January 17th, 2014

Are Academically Advanced Kids Human Capital?

In this recent article in Newsweek titled “America Hates Its Gifted Kids”, author Chris Weller argues that extremely advanced learners are human capital that is being squandered by the US education system.  Here’s an excerpt:

Tomlinson’s frustrations, much like those experienced by many of the nation’s public school teachers, are compounded by the larger forces acting on the environment in which she works. Figures released early last year showed 80 percent of entrants into City University of New York schools needed remediation in reading, writing and math in order to enroll. But Tomlinson has been able to work within the constraints by balancing her time to ensure uplift on both ends. “I’m extremely grateful to be working at a school that consistently reminds me to continue to push my gifted and talented students,” she said. “They do not necessarily have the motivation, skills or access to outlets for growth to succeed on their own. They need me, too.” After all, a gifted 12-year-old is still a 12-year-old.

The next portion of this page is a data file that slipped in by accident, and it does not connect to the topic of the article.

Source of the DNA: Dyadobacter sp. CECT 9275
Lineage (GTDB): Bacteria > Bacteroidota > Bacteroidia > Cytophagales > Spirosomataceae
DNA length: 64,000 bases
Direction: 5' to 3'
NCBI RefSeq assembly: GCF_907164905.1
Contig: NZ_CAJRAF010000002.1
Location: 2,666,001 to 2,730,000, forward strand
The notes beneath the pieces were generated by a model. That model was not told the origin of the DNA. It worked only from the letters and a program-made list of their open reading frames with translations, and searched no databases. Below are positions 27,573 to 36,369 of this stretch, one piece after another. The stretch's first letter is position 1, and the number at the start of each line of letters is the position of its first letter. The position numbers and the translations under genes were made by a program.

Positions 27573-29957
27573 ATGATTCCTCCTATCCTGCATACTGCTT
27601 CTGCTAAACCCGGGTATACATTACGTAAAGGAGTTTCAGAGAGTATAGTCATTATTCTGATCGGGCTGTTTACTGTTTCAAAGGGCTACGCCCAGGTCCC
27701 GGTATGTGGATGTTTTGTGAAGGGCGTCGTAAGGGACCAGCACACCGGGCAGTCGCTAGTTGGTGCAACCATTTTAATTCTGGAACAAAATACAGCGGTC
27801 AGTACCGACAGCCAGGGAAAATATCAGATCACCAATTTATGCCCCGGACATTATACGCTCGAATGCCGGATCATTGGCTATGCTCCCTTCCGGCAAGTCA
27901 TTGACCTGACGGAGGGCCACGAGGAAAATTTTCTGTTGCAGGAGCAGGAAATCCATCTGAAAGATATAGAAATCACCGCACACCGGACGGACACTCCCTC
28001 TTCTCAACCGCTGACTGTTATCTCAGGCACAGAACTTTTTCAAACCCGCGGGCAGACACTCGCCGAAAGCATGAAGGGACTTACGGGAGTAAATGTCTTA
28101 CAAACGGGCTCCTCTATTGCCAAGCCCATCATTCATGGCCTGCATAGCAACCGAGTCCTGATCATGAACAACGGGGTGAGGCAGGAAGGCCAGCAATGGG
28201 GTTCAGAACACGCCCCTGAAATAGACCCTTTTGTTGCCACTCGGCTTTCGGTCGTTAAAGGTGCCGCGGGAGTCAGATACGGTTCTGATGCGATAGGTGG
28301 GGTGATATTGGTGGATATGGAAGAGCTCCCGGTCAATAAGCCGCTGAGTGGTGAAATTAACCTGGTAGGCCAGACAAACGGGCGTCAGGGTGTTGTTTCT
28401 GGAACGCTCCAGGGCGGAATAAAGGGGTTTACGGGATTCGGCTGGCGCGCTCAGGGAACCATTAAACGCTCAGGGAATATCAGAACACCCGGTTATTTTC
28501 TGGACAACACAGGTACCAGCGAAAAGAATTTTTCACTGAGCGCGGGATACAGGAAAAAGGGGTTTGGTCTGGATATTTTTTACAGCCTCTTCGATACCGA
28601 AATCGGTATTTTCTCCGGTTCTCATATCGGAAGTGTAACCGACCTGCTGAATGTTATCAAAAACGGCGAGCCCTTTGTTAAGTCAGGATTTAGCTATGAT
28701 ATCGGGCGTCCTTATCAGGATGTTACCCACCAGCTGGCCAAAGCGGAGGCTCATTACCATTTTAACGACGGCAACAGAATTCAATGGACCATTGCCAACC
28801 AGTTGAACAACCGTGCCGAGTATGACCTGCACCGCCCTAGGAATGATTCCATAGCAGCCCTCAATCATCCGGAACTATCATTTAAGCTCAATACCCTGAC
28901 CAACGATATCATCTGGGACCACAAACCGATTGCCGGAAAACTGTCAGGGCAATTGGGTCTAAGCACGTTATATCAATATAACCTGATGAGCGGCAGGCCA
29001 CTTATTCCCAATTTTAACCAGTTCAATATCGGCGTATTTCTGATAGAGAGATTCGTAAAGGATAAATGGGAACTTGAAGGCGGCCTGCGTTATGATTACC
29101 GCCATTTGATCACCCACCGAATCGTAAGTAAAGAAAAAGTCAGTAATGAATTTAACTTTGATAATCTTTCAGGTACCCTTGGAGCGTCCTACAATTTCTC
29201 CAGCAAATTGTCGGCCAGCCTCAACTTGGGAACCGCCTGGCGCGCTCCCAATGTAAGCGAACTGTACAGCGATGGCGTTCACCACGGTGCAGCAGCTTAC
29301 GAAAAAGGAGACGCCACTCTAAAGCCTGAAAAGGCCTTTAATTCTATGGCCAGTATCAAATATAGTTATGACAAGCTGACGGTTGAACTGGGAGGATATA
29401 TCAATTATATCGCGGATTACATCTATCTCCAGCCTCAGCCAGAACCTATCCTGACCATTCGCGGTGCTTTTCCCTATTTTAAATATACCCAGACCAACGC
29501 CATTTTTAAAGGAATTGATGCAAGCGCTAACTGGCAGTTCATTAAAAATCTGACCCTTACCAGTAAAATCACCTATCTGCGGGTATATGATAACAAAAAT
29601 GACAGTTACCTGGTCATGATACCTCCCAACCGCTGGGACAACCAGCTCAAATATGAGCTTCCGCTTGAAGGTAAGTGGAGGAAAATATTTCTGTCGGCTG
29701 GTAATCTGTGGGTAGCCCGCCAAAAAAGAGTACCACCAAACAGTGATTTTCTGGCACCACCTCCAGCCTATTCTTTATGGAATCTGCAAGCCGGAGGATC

But for every Tomlinson, there will be a teacher (or five) who can’t manage the delicate balance, or is uncomfortable teaching outside the norm. For the U.S. to reach the upper echelons of educational attainment in an increasingly competitive global environment, it probably needs change that comes from both the bottom, through teachers like Tomlinson, and the top, from serious education reform focused on cultivating intellectual achievement. Before innovative ideas like Lubinski’s can take hold, there needs to be a consensus among all the stakeholders that winning is important, and it isn’t enough to simply enter the race.

The complete article is here.

 

Leave a Reply

You can use these HTML tags

<a href="" title=""> <abbr title=""> <acronym title=""> <b> <blockquote cite=""> <cite> <code> <del datetime=""> <em> <i> <q cite=""> <s> <strike> <strong>